Among the most significant deals in terms of foreign capital was reached late last month with Chevron Corp. Chevron is providing $2 billion in financing for Petroboscan, a joint venture between the US oil giant and Venezuela’s state-owned oil company, PDVSA, to boost heavy crude production in the northwestern state of Zulia. Shortly beforehand, PDVSA secured a $1 billion credit line with Houston-based Schlumberger Ltd., the world’s largest oilfield services company.
While oil exports to the US have declined to about 900,000 barrels a day, it remains Venezuela’s chief customer for oil, responsible for 95 percent of the country’s export earnings and roughly half of its federal budget revenue.
From the standpoint of the US-based energy conglomerates, securing dominance over Venezuela’s oil reserves, the largest in the world, remains a strategic objective. The investments by Chevron and Schlumberger make clear that they see the potential for major profits, the Venezuelan government’s rhetoric about “Bolivarian socialism” notwithstanding.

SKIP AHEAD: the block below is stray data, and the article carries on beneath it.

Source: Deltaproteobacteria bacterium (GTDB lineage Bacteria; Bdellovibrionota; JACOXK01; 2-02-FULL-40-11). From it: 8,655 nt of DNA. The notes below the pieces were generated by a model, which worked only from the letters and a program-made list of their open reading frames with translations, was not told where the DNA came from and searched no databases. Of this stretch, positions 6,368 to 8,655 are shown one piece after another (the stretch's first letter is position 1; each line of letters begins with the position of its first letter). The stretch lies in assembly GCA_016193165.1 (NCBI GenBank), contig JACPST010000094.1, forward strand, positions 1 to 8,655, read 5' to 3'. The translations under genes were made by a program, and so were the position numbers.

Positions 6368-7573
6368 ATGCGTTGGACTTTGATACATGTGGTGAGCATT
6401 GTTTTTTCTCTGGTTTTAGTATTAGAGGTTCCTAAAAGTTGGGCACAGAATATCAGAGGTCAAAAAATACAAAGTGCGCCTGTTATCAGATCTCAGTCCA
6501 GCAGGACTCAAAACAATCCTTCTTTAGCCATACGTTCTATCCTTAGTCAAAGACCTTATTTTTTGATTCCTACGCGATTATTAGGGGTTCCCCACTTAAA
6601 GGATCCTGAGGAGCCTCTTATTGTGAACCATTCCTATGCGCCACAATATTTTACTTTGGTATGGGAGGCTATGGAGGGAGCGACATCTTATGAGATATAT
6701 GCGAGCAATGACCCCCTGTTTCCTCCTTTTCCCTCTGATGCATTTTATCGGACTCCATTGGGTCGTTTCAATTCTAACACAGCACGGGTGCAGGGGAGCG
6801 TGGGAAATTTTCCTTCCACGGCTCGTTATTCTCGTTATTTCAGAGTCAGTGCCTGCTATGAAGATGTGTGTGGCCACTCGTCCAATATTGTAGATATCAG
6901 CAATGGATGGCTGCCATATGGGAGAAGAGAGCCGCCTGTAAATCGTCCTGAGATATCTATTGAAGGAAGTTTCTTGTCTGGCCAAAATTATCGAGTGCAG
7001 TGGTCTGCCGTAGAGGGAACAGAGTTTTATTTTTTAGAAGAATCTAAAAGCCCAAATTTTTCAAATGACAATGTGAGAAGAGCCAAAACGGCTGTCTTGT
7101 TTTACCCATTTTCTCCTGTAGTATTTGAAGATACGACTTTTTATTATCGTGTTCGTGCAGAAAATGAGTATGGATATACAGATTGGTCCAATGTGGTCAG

Domestically, after charging for months that major Venezuelan capitalists, backed by the US, were waging an “economic war” against his government, Maduro invited the country’s second-richest individual, Lorenzo Mendoza, the head of the country’s largest food company, Polar, to meet with him last month at the Miraflores presidential palace in Caracas.
Both Chavez and Maduro had singled out Polar and Mendoza for attack over the country’s increasingly severe shortages and rising food prices. Holding them responsible for hoarding and waging an “economic war,” they threatened to nationalize the firm.
For his part, Mendoza, who is worth some $4.5 billion, was an enthusiastic supporter of the US-backed coup that briefly unseated Chavez in April 2002. This history had contributed to his keeping a fairly low profile under Chavez, but it was noted in the Venezuelan media that he mounted a vigorous public defense of his company in the face of Maduro’s recent charges.
Mendoza described the meeting as “very cordial, direct, sincere,” adding, “The president was very kind in listening to us and communicating the need to keep investing, producing and supplying markets. That is our lifelong commitment, passion and vocation.” He said that the two had reached an agreement “not to politicize” the issue of food.
Vice President Jorge Arreaza provided a similar description of the encounter between the “working class” president and the billionaire. “The problem’s been overcome,” he said.